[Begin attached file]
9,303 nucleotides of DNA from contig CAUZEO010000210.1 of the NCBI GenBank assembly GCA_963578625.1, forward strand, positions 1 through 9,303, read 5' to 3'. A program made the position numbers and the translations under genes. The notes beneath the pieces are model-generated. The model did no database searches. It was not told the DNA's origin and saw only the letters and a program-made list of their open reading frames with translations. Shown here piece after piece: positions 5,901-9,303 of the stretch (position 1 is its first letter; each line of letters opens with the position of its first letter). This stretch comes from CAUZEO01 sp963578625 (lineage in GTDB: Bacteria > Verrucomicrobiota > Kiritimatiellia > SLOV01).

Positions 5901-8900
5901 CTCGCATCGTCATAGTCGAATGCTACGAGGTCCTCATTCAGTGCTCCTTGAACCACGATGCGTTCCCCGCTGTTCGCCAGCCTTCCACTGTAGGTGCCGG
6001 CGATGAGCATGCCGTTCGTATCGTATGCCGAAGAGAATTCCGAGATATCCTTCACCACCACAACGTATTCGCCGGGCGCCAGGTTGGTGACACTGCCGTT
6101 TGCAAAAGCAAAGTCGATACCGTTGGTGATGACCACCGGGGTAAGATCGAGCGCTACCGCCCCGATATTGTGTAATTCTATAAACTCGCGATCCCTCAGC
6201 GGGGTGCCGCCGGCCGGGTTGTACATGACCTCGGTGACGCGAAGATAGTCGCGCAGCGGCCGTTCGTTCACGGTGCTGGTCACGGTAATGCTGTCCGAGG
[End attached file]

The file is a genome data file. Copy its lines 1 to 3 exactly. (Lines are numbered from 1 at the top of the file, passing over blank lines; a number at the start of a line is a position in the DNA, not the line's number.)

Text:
9,303 nucleotides of DNA from contig CAUZEO010000210.1 of the NCBI GenBank assembly GCA_963578625.1, forward strand, positions 1 through 9,303, read 5' to 3'. A program made the position numbers and the translations under genes. The notes beneath the pieces are model-generated. The model did no database searches. It was not told the DNA's origin and saw only the letters and a program-made list of their open reading frames with translations. Shown here piece after piece: positions 5,901-9,303 of the stretch (position 1 is its first letter; each line of letters opens with the position of its first letter). This stretch comes from CAUZEO01 sp963578625 (lineage in GTDB: Bacteria > Verrucomicrobiota > Kiritimatiellia > SLOV01).

Positions 5901-8900
5901 CTCGCATCGTCATAGTCGAATGCTACGAGGTCCTCATTCAGTGCTCCTTGAACCACGATGCGTTCCCCGCTGTTCGCCAGCCTTCCACTGTAGGTGCCGG